Here are a few places to get you started:
– Play around on the image-creation platform Canva. It’s really easy and kind of fun, as you’ll learn here.
– If you don’t already, get to know Pinterest, Facebook, Twitter, Linkedin intimetely. You can start with this quick guide.
– Review your skills in Google Docs. Or learn how to use it…and keep practicing.
Step #5 Get Paid To Do Virtual Assistant Work
Now it’s time to get paid as a Virtual Assistant and there are two routes you can take:
1) Work for a reputable Virtual Assistant service company
2) Work as an independent Virtual Assistant
Let’s go over both routes.
Work for a Virtual Assistant Company
Now that you’ve learned some skills and have knowledge of the most in-demand Virtual Assistant services, you can take a look at some of the top-rated companies that hire Virtual Assistants. The majority of them want you to have at least some skills, if not a little bit of experience. But because you don’t yet have experience doing VA work, this might be a tough way to go.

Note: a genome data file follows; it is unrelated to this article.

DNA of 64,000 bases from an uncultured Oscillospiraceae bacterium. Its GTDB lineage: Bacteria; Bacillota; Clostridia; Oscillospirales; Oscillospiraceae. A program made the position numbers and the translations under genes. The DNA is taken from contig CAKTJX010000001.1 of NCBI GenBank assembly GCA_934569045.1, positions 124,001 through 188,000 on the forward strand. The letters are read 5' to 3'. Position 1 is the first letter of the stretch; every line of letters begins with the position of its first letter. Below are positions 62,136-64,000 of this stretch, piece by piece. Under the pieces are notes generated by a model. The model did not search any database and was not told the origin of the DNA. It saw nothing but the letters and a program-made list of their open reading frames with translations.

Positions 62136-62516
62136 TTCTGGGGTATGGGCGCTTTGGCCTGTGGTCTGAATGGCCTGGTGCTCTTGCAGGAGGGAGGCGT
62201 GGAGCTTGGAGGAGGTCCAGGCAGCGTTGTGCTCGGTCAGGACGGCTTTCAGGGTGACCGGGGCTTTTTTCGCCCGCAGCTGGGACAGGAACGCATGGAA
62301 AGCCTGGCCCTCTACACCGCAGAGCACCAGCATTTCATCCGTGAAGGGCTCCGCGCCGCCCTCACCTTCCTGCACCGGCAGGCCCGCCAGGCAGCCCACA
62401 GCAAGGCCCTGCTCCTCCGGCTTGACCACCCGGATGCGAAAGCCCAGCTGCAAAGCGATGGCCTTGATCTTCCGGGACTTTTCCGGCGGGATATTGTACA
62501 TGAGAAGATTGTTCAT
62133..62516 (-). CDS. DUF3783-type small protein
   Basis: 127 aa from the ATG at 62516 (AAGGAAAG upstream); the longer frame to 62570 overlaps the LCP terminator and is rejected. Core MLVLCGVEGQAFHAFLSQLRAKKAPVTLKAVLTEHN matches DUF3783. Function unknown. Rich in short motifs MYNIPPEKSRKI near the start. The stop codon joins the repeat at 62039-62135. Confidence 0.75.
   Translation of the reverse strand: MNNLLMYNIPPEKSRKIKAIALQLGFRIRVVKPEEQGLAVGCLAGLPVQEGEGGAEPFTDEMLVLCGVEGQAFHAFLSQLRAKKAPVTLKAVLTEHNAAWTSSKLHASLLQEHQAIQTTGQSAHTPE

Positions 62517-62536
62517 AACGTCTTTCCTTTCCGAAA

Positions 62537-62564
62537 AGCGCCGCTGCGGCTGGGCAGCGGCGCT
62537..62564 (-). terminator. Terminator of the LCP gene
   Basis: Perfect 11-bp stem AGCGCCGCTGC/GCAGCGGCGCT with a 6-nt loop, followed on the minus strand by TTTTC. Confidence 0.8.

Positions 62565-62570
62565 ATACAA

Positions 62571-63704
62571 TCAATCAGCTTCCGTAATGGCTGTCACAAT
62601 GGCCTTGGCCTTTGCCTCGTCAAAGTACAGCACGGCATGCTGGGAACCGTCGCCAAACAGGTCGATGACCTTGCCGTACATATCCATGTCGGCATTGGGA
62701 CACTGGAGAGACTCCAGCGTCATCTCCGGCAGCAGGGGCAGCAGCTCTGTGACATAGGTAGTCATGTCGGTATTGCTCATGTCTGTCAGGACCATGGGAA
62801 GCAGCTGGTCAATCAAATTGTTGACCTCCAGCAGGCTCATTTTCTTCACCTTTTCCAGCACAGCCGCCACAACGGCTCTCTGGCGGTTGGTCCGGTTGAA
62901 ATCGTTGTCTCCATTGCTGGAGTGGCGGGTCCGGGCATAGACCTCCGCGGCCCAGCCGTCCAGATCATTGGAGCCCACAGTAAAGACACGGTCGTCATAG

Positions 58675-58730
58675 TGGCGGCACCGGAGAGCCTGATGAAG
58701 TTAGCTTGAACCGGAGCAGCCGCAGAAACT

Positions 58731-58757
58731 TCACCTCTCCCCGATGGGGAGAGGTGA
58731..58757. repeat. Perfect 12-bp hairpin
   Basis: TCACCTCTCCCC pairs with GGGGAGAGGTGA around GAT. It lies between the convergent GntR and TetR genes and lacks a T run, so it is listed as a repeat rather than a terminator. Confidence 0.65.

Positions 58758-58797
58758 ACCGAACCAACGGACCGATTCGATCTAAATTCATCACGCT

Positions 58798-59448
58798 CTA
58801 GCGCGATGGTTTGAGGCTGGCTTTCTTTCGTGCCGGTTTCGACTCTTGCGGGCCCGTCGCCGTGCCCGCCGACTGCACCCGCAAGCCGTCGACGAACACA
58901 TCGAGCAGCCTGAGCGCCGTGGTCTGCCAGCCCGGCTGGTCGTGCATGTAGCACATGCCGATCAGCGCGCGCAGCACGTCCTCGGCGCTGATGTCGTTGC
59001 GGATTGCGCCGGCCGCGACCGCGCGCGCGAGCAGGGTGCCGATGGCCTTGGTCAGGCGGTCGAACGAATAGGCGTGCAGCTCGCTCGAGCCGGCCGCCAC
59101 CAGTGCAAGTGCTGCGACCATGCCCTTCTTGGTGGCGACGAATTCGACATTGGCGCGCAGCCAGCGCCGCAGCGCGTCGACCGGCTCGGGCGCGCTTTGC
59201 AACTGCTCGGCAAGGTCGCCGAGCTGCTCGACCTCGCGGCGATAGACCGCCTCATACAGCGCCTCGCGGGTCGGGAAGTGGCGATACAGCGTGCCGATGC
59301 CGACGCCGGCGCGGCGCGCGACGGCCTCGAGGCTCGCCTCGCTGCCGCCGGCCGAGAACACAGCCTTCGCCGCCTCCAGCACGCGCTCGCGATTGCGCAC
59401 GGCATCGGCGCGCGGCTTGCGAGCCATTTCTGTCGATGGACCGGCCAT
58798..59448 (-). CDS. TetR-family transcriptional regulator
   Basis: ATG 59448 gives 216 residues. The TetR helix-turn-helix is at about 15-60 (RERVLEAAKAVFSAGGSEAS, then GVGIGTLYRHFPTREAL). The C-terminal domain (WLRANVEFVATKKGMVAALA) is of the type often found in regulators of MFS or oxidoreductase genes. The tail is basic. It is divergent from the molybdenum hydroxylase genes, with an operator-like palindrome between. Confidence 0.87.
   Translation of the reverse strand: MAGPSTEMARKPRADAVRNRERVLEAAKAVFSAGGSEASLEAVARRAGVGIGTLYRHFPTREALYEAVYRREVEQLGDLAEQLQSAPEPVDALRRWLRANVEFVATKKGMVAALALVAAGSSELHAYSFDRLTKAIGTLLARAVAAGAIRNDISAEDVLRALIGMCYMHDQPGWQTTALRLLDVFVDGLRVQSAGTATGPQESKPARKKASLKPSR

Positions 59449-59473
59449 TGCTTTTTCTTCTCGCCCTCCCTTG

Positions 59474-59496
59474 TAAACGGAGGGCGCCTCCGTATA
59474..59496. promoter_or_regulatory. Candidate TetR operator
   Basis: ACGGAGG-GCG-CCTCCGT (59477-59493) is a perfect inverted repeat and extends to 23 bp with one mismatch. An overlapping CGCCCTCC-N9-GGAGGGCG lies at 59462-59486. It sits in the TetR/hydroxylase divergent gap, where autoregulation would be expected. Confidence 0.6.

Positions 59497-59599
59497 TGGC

So this is what I suggest:
First, create – or adjust – your resume to highlight the skills you recently learned. Now, think of anything office-related you may have done in past jobs or around your own home. Did you ever do any spreadsheeting ? Did you ever create newsletters ? Did you ever organize documents ? Did you ever make travel arrangements ? Really put a lot of thought into this.
Then apply for a job with one of these Virtual Assistant companies. They’re reputable companies and I’ll indicate if they take beginners.
- 24/7 Virtual Assistant They don’t specifically mention they take beginners but they don’t count it out, either.
- Time Etc. Hires people who have a background as a personal assistant, executive assistant, or admin. assistant.
- Zirtual If you have past Executive Admin. experience, apply.